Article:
Media Destruction and Privacy Law Compliance

A pile of external hard drives and memory cards on white tableMedia destruction refers to the process of destroying or removing physical or digital media in order to prevent unauthorized access to sensitive or confidential information. In this constantly-changing technological age, this process is essential to ensure the security and privacy of individual and business information.

What Media Should Concern Me?

Any device that stores digital information, no matter what size and capacity, is a potential data breach risk if not destroyed properly. Here is a list of some of the media to look for on your shelves.

  • Hard drives including magnetic, rotational, and solid-state drives
  • Backup tapes
  • USB drives, including thumb or jump drives
  • CDs, DVDs, and Blu-Rays
  • Microfilm and microfiche
  • Floppy Disks
  • X-rays
  • Credit and debit cards

Who Said It’s a Problem?

State and federal laws were enacted for the purpose of protecting customers, employees, and businesses against data thieves. You are required to follow these laws, some of which include:

  • The Health Insurance Portability and Accountability Act (HIPAA) protects the privacy of patients’ medical records and other personal health information.
  • The Gramm-Leach-Bliley Act (GLBA) requires financial institutions to explain their information-sharing practices to their customers and safeguard their sensitive data.
  • The Fair and Accurate Credit Transactions Act (FACTA) protects consumers from identity theft and penalizes non-compliance with federal and state fines.
  • The Washington Privacy Act (WPA) grants consumers various rights regarding their personal data.
  • The Oregon Consumer Information Protection Act (OCIPA) requires businesses and government agencies to notify any consumer whose personal information was breached.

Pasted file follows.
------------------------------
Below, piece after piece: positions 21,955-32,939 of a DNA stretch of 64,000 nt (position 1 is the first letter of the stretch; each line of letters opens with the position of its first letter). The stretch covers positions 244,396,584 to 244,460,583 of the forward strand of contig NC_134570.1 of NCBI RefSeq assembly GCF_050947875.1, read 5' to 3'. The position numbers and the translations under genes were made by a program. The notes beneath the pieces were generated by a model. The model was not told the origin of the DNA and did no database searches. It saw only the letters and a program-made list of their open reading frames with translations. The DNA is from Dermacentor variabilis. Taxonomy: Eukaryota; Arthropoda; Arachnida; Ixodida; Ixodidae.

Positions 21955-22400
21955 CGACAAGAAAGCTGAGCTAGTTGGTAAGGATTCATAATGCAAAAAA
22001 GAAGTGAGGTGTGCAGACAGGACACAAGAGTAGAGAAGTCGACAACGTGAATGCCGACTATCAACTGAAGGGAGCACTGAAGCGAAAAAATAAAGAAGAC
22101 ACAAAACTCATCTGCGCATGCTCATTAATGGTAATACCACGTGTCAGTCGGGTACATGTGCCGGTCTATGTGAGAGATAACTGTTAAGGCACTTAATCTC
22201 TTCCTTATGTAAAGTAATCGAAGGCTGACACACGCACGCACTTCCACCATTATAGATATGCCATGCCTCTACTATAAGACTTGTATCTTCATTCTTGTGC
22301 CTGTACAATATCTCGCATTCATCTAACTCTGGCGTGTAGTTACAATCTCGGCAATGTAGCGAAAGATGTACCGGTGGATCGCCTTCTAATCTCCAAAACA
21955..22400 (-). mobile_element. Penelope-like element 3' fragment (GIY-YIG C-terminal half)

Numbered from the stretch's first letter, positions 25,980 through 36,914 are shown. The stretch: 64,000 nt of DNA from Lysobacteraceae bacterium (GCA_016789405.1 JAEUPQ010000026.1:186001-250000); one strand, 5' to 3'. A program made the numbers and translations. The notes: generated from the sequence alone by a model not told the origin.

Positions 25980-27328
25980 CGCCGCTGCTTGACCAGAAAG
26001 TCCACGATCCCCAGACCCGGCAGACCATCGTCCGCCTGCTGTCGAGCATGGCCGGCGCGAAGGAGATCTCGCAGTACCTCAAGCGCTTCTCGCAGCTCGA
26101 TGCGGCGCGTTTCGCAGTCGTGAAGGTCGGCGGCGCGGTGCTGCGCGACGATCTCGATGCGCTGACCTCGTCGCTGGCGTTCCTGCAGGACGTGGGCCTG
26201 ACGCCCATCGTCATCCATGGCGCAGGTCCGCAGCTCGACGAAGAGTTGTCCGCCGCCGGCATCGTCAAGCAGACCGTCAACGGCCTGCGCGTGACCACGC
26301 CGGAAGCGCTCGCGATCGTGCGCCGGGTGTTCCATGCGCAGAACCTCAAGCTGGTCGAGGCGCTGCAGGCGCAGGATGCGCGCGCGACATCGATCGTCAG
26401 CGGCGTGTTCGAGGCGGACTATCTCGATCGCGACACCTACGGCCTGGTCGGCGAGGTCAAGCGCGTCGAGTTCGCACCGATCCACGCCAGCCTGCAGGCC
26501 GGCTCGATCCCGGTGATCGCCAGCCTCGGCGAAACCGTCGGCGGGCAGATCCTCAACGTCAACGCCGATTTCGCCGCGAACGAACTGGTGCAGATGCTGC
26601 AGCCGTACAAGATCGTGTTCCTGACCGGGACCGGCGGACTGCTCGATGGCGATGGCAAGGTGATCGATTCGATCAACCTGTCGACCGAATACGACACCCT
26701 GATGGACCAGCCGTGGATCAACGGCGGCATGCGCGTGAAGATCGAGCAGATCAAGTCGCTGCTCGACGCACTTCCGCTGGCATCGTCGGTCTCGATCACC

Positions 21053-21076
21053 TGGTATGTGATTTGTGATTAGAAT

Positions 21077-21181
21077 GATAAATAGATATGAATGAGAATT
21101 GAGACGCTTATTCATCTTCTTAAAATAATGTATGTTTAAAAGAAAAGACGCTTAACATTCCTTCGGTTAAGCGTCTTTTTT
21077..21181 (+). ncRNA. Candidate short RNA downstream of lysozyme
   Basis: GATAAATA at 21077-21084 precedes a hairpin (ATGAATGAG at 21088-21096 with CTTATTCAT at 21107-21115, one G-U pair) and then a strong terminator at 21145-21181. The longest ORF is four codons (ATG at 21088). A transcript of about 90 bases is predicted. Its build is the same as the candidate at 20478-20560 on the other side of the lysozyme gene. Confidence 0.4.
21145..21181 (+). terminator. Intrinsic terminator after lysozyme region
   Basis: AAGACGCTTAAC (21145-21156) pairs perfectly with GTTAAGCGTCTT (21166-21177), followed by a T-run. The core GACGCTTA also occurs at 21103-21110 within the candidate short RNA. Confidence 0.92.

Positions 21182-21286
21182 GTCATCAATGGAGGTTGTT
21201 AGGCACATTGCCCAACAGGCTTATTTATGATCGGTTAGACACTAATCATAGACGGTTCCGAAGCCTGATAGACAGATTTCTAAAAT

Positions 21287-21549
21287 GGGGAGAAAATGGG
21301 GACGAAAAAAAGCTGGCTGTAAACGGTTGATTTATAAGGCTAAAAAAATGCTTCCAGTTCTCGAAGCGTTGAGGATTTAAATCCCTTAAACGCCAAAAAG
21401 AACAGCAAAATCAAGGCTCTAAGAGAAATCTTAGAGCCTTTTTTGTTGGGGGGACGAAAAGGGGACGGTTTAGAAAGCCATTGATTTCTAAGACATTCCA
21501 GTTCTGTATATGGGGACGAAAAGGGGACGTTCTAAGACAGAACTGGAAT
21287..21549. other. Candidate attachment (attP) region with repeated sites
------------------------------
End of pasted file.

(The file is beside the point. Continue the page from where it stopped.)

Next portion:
What Is the Problem?

Obsolete digital devices are piling up on company shelves, using up valuable space and putting the company at risk. Yet, simply erasing or deleting data from a computer, laptop, USB drive, or any other digital device doesn’t guarantee that the information has been fully removed.

Discarded media that is stored on the shelf is subject to multiple risks:

  • Theft by internal or external individuals intent on identity theft.
  • Being misplaced and unaccounted for, leaving you with no proof that the information contained on that media has been destroyed as required by law.
  • Being thrown in the trash or recycling bin by someone who is unaware of its origin or the risks incurred by recycling digital media before it is destroyed.

All of these scenarios violate privacy laws. Any amount of information that remains intact leaves the chain of custody incomplete, and the remaining information can be a threat to your customers, staff, and your business as a whole, incur government fines, legal suits, and ruin your reputation.

What is the Solution?

  • Collect all outdated, obsolete, and discarded media devices.
  • Contact a reputable shredding company and schedule on-site media destruction.
  • Drop-off media destruction is an option if you have just a few devices to destroy.
  • Instruct all of your employees that digital devices should never be discarded, recycled, or stored. Any media that is no longer needed must be destroyed by a professional shredding company as soon as possible.

Who Should I Contact?

CI Information Management provides a full range of shredding and destruction services to businesses and residents in Southeastern and Central Washington state and Northeastern Oregon. We also provide you with a Certificate of Destruction as your proof of compliance with federal and state data privacy laws. If you have questions or want to book your shredding service, give us a call at 509-586-6090 or complete the form on this page to speak with one of our friendly shredding experts.